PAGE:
A Personal Memory of Eitam Henkin, and a Warning for the World
Last November, my friend Menachem Butler sent me a recently published article written by a young scholar from Israel named Eitam Henkin. The subject of the article was Rabbi Joseph Shapotshnick, the protagonist of a book that I have been working on for many years. I reached out to Eitam, and we engaged in a brief exchange of emails. I sent him some of the material I had written about Shapotshnick, and we commented on each other’s research. In his final email – written on December 4 – Eitam informed me of the recent birth of his fourth child.
Two weeks ago, Eitam and his wife Naama were brutally murdered by Arab terrorists while driving with their four children towards their home in Neria. Their murder was utterly senseless, and most likely random – part of a new wave of terrorism being perpetrated against Jews in Israel by Palestinian terrorists. Tragically, the Henkins’ cold-blooded killing has receded into the background as news of so many other similar killings and attempted killings has emerged, dominating our attention, and clogging up our social media.
But the face of the man I corresponded with but whom I never met still haunts me. I can’t get it out of my head. He and I shared a common interest in the eclectic side of Jewish religious history, and I felt an automatic affinity with him. He was younger than me, and now he will never reach my age. He won’t be there to celebrate the bar mitzvahs or weddings of his children. He will never write another article, nor research another topic. He and his wife, both flowers in full bloom, have been ripped from the midst of their families, and prevented from making their full, lifelong contribution to the Jewish people. Their violent death sickens me to my stomach.
But what sickens me more is the reaction of the world, and particularly the left-leaning Jewish world. There is a quote often misattributed to Albert Einstein: “the definition of insanity is doing the same thing over and over again and expecting different results.” In this situation, it is not even “doing” the same thing, it is “saying” the same thing – again and again, like some sort of tantric mantra, almost as if by saying these things they become true. “Israel’s occupation of the West Bank is to blame.” “Those crazy fanatical Jews who insist on Temple Mount rights are provoking these attacks.” “We need a two-state solution so that the root of the hostility against Israel is addressed.” Nonsense!
Has it not dawned on these people that there is no “solution” short of Messianic redemption? There is not a two-state solution, not a one-state solution, not an expulsion solution, not a theocracy solution, not a democracy solution. The uncomfortable status-quo, in spite of its horrible downside, is preferable to every other “solution.”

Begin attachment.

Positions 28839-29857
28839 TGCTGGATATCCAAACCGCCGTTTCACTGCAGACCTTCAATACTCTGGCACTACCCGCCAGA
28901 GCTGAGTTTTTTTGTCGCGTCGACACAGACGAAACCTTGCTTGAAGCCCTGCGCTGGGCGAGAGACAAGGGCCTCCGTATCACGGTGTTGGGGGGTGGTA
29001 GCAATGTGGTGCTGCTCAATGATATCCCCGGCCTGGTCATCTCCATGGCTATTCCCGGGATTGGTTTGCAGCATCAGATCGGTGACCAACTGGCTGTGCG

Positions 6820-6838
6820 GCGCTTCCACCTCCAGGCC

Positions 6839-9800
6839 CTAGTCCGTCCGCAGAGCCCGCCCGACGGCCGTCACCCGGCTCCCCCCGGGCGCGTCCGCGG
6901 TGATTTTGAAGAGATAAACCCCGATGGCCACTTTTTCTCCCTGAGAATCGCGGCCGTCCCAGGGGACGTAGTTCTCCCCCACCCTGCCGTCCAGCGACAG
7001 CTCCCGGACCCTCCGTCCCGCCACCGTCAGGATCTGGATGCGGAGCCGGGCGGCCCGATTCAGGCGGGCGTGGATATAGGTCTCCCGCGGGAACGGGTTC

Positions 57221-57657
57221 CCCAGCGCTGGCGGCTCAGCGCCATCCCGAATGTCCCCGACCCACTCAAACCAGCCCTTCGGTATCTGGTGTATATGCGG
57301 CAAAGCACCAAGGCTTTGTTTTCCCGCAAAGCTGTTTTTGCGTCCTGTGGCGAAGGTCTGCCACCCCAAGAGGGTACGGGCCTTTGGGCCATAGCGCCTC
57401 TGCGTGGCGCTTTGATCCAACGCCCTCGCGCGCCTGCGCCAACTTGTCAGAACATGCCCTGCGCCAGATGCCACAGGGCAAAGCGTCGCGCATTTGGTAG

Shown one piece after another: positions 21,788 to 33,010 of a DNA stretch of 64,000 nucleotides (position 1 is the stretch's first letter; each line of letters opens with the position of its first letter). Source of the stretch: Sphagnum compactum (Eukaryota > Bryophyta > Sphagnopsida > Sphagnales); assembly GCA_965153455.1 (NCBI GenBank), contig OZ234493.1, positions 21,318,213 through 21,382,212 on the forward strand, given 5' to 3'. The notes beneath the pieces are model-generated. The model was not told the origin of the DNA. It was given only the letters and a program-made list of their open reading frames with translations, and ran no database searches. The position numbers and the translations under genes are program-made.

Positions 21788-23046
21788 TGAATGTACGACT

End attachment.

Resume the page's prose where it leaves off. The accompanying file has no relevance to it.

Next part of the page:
You cannot make peace with people who see or at least present Jews as the illegitimate invaders and occupiers of “their” territory, unjustly kept in place by the United States. This, of course is a lie – but that doesn’t matter anymore. The Palestinian Arabs have slowly but surely convinced the world to believe it. No wonder no one protests as Jews are randomly stabbed as they go about their daily lives in Israel. Instead Israel is enjoined to act with restraint against these murderers.
How about encouraging Arabs not to leave their homes with kitchen knives to stab Jews for the crime of being Jewish? How about encouraging Arab leaders to insist publicly and convincingly that their people should immediately desist from trying to kill Jews? Of course nobody does that. Because if the narrative is that Jews are guilty of illegal occupation, and guilty of incitement by wanting to visit the Temple Mount, then Jews have it coming to them – and are lucky that only a few of them are getting killed. It is sickening, just utterly sickening.
It is also extremely dangerous, although not for Jews. This week’s Torah portion begins with a strange pasuk [verse] explaining the cause of the devastating flood: “וַתִּשָׁחֵת הָאָרֶץ לִפְנֵי הָאֱלֹהִים וַתִּמָלֵא הָאָרֶץ חָמָס” – “the world was corrupted before God; the world was filled with thievery.” The following two pesukim present thievery as the cause for the flood, not the corruption before God. Defying God by worshiping pagan effigies and engaging in sexual immorality was somehow more tolerable than the fact that the world was full of cheats and thieves. The Talmudic sages depict a society where even those who were appointed to secure justice fostered corruption, robbery, and fraud by legalizing it.
Western civilization has evolved into a society that celebrates God denial and sexual immorality. But until recently, all of that could be excused by the free world’s overall sense of justice and fair play, both domestically and internationally. Wrong was wrong, and right was right, and right was always worth defending against wrong. So, despite the great odds, the West did everything to oppose Soviet Russia, and refused to tolerate any evil, wherever it reared its ugly head.
Sadly, in recent years this fundamental structure has been undermined. The free world’s attitude towards Israel is just a symptom of that change, as is the tolerance for Iran’s nuclear program or Russia’s invasion of Crimea. Democracies that pride themselves as bastions of justice and rectitude inexplicably support and defend lies and corruption. The world needs to turn a corner, and head back to where it once was. If not, the direction we are heading in spells devastation and disaster.